America Divided: Sectionalism to the Gay Nineties

From

10/24/2011

To

10/30/2011

Content

The course will emphasize social history, with particular attention to areas traditionally ignored: race, class, gender, and ethnicity.
-- The National Economy, 1790-1860
-- The Ferment of Reform and Culture, 1790-1860
-- The South and Slavery, 1793-1860
-- Manifest Destiny and Its Legacy, 1841-1848
-- Sectionalism, 1848-1861
-- The Civil War
-- Reconstruction
-- The Gilded Age
-- Industry Comes of Age, 1865-1900
-- The Rise of Cities, 1865-1900
-- The American West and The Agricultural Revolution, 1865-1890
-- The Revolt of the Debtor, 1889-1900

Skills

-- Practice critical reading and outlining skills
-- Develop critical thinking skills through the comparative-history approach
-- Listen and participate actively in discussion, debate, presentation, and cooperative activities
-- Construct historical arguments based on complex (and potentially conflicting) data
-- Relate the impact of geography on political, social, and economic developments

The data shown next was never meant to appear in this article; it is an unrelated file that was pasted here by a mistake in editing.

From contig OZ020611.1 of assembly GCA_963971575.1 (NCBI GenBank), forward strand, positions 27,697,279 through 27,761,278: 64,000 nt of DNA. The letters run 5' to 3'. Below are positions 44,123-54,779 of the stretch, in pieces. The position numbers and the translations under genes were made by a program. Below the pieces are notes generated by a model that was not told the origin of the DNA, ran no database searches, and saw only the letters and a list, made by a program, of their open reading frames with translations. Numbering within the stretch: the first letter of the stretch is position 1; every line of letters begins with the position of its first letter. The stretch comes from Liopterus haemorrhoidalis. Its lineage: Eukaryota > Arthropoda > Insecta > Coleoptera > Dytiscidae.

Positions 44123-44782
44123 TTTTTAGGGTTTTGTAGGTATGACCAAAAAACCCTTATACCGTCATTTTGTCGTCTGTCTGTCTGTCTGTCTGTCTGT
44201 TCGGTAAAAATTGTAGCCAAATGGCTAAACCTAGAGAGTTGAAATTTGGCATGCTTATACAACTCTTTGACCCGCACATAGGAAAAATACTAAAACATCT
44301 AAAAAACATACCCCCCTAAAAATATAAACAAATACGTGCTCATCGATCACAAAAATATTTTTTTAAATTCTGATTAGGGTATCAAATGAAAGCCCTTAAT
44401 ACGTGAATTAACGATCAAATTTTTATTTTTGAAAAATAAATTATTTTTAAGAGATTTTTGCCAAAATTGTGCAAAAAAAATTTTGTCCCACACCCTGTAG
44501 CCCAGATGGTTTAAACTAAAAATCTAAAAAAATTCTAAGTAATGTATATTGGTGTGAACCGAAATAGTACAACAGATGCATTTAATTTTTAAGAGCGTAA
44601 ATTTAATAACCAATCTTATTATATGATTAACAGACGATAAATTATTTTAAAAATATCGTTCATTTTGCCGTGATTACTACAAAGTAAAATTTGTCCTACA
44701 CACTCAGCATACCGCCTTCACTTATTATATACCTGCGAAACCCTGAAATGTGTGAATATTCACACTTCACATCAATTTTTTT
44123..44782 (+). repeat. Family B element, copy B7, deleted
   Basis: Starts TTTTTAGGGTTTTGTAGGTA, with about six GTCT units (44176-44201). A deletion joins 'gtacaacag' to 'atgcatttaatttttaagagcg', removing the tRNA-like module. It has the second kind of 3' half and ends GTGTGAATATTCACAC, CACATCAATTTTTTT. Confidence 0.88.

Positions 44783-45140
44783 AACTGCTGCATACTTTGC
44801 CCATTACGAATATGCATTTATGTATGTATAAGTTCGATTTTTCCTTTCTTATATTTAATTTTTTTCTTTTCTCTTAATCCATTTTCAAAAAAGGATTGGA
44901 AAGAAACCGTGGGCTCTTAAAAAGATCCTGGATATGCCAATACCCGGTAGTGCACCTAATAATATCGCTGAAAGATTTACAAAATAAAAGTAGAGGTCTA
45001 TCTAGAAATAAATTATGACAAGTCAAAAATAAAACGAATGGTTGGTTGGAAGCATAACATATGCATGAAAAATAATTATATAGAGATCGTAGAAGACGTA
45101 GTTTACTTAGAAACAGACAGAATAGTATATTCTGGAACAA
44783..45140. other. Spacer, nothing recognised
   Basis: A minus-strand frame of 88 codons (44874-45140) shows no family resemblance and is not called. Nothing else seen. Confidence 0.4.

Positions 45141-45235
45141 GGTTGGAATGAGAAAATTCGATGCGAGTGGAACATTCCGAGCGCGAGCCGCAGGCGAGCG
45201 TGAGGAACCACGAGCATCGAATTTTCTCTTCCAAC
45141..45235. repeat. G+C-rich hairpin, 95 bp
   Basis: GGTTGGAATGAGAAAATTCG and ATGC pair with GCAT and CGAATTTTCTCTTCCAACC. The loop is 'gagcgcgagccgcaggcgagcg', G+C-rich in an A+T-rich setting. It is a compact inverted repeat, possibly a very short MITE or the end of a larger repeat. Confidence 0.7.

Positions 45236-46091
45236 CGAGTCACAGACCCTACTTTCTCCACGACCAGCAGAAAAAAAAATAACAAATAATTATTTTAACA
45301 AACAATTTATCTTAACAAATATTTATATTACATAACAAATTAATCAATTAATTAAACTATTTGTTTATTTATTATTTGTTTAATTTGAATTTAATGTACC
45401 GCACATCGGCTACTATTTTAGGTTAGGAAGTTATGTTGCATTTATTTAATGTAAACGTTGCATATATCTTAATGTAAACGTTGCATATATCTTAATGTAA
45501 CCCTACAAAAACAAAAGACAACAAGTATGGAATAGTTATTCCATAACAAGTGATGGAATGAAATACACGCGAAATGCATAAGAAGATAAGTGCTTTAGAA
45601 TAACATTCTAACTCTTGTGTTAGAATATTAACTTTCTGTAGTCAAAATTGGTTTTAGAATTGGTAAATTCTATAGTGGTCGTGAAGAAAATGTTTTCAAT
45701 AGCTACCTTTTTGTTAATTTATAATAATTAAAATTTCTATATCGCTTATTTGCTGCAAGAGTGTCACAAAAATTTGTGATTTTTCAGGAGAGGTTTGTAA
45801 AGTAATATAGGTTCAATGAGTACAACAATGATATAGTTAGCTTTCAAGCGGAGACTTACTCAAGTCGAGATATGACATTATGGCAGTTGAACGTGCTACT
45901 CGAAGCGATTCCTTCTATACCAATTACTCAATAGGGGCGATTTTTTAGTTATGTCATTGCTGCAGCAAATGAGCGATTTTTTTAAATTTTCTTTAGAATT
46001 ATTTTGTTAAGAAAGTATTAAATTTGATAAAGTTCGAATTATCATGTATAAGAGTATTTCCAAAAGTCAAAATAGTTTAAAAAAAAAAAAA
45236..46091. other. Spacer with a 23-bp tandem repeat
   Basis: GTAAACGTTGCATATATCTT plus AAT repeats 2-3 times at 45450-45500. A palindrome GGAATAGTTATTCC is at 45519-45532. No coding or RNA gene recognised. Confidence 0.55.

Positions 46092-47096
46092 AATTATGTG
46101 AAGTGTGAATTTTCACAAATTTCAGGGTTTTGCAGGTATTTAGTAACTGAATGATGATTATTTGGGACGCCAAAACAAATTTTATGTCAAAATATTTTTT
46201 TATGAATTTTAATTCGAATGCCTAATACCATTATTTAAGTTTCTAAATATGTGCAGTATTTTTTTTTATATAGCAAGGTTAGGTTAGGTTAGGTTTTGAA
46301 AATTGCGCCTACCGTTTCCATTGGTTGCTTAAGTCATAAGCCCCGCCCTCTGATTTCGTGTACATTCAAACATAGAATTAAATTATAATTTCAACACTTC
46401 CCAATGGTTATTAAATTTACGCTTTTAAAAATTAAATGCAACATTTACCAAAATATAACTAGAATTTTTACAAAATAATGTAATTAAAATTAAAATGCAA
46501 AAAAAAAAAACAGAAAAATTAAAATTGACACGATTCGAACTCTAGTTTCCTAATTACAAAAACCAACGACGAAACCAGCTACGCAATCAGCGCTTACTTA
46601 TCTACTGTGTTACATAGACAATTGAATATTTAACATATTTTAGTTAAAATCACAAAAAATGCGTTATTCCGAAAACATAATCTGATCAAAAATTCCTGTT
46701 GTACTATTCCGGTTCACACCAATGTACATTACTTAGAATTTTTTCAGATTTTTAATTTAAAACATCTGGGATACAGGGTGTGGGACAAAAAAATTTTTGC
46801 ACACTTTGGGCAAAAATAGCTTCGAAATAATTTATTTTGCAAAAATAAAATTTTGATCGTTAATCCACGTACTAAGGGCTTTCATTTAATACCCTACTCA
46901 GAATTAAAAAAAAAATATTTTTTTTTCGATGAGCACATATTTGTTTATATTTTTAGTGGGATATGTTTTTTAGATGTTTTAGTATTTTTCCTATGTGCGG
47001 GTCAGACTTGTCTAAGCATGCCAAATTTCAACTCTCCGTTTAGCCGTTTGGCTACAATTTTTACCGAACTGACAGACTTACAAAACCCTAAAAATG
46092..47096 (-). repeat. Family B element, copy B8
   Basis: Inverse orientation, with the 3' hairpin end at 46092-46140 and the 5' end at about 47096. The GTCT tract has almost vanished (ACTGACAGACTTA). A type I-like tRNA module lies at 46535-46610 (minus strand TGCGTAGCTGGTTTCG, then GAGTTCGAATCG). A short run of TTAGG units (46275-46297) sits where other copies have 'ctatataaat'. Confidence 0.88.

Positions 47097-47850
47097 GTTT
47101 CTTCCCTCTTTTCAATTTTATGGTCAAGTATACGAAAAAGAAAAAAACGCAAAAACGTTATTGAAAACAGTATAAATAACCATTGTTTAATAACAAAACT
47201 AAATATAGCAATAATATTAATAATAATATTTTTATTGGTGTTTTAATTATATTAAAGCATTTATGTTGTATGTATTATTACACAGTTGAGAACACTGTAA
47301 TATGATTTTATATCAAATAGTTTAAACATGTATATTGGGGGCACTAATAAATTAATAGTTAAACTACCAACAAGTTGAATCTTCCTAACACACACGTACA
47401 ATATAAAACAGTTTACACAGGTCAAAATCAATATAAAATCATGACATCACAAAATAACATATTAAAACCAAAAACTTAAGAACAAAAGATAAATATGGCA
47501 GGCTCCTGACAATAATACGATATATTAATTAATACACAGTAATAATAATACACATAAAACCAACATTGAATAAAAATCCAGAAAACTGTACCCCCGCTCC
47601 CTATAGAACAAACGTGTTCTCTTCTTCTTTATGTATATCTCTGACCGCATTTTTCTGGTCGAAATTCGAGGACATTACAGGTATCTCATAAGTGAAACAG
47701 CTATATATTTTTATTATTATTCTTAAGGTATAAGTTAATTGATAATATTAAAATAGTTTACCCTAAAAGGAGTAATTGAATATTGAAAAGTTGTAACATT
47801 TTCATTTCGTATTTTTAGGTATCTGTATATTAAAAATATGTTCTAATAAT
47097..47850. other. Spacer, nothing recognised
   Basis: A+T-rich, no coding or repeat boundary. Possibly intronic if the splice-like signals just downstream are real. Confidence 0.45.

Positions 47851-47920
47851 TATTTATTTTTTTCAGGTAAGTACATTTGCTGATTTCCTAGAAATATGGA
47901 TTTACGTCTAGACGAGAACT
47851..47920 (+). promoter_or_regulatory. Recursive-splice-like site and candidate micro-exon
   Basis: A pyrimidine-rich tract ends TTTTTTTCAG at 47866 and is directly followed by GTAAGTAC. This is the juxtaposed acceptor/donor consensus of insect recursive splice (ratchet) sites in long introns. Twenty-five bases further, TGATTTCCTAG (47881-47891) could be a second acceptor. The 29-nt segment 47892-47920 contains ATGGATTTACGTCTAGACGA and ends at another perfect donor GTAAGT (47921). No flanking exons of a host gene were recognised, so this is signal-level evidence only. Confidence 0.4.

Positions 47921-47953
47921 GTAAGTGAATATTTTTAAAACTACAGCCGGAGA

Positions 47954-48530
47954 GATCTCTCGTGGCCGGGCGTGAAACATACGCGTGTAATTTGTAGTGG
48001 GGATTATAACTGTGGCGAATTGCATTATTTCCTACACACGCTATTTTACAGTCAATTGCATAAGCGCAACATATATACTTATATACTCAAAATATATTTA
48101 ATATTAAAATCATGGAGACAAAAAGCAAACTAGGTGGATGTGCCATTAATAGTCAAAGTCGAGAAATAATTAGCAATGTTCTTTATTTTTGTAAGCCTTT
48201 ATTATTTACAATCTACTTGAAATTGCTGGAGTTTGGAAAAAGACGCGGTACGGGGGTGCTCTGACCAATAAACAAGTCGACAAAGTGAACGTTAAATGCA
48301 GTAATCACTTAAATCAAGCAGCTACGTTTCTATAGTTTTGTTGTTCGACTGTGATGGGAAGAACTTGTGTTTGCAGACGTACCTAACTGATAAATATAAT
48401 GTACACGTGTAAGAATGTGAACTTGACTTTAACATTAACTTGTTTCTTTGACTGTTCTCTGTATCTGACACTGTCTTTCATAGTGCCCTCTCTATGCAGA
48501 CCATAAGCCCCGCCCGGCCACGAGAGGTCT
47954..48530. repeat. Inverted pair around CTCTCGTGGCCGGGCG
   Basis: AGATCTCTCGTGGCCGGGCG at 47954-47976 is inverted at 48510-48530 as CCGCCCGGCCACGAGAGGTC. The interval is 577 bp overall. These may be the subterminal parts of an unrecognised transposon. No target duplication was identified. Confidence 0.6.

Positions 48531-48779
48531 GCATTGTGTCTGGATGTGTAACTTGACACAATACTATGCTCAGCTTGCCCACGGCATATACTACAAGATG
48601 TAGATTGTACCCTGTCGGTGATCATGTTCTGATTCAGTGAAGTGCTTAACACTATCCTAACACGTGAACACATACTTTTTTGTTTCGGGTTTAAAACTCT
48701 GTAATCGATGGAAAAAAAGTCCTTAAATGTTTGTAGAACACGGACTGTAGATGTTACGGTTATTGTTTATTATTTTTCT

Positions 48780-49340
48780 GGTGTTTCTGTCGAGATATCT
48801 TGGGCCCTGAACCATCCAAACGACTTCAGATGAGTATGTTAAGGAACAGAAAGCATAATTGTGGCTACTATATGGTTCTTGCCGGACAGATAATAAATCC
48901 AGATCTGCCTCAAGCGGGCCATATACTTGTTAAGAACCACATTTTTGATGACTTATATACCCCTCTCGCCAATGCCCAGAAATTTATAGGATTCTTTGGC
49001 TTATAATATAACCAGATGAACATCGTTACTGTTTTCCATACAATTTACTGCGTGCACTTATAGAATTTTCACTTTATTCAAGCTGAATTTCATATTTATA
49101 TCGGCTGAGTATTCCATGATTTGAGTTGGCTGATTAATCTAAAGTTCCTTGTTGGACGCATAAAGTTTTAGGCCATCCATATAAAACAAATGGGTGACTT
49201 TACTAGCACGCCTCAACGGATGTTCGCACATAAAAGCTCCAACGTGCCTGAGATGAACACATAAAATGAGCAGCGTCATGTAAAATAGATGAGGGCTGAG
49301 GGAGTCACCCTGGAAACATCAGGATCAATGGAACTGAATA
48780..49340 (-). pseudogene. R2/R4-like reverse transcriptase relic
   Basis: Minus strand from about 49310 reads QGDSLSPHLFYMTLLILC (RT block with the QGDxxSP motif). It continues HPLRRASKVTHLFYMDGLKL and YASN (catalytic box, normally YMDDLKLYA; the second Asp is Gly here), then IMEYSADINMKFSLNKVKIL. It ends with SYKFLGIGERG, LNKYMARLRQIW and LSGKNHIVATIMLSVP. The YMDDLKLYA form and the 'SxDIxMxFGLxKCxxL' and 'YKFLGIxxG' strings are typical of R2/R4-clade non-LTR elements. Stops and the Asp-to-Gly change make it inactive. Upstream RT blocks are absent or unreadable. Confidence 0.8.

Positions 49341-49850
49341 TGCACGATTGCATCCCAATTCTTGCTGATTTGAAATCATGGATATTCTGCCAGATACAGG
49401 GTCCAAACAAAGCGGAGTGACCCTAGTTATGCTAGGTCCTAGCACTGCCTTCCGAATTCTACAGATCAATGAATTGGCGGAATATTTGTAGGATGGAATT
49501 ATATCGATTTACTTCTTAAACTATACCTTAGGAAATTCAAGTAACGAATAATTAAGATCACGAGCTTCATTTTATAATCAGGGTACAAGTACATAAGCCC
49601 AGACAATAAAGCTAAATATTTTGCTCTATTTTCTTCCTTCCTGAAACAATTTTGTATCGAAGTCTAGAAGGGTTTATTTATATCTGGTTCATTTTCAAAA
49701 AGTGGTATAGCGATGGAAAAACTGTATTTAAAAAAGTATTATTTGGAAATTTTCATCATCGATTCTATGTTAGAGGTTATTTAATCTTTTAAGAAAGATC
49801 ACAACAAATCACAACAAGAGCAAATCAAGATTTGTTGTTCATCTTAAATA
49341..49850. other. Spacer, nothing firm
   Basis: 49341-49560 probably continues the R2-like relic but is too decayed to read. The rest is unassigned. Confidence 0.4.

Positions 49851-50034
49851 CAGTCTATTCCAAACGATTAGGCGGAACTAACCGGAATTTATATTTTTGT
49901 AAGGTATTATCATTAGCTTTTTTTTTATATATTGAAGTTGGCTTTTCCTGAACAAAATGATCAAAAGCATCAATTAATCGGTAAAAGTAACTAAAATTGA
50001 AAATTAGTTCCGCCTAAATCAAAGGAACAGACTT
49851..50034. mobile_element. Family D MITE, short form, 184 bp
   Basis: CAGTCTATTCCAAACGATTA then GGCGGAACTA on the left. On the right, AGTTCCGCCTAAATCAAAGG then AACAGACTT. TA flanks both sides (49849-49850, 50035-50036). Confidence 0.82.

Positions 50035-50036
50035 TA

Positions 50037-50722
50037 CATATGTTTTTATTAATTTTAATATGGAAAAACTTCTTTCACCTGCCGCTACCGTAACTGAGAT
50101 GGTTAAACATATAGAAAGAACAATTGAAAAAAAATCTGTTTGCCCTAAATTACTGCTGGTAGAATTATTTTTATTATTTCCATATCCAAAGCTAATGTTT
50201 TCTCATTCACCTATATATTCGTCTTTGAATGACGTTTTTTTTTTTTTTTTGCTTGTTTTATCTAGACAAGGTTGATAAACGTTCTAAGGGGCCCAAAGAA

-- Examine and interpret primary source materials
-- Construct and interpret timelines and charts
-- Identify the role of individuals in historical events

Resources

Major Texts
-- The American Pageant, 11th ed, by Houghton-Mifflin
-- A People's History by Howard Zinn

Instructional Strategies

-- Discussion
-- Lecture
-- Group Work
-- Role Playing
-- Skits
-- Guided Practice, (e.g. How to set up a DBQ essay)
-- Review Drills

Assessment

-- Discussions
-- Outlines
-- Quizzes
-- Exams, both multiple choice and essay
-- DBQ's
-- Simulations and projects
-- Review Activities
-- Civil War Tribunal

Outcomes

-- Students will demonstrate an understanding that history is an argument. This will be accomplished through the use of traditional and revisionist texts taught in a comparative approach.
-- Students will develop successful strategies for reading difficult texts, e.g. marginal notes, flashcards, outlining, etc.
-- Students will develop critical thinking skills by analyzing complex and contradictory historical data to arrive at original thesis statements.
-- Students will sharpen writing skills through the practice of writing clear, persuasive essays.
-- Students will improve oral presentations skills by wrestling with difficult questions of national identity both in socratic discussions and organized debates.
-- Students will successfully demonstrate their knowledge and writing skills by scoring a three or higher on the AP US History Exam in May
-- Students will be able to examine the effects of the Civil War and Reconstruction and of the industrial revolution, including demographic shifts and the emergence in the late nineteenth century of the United States as a world power.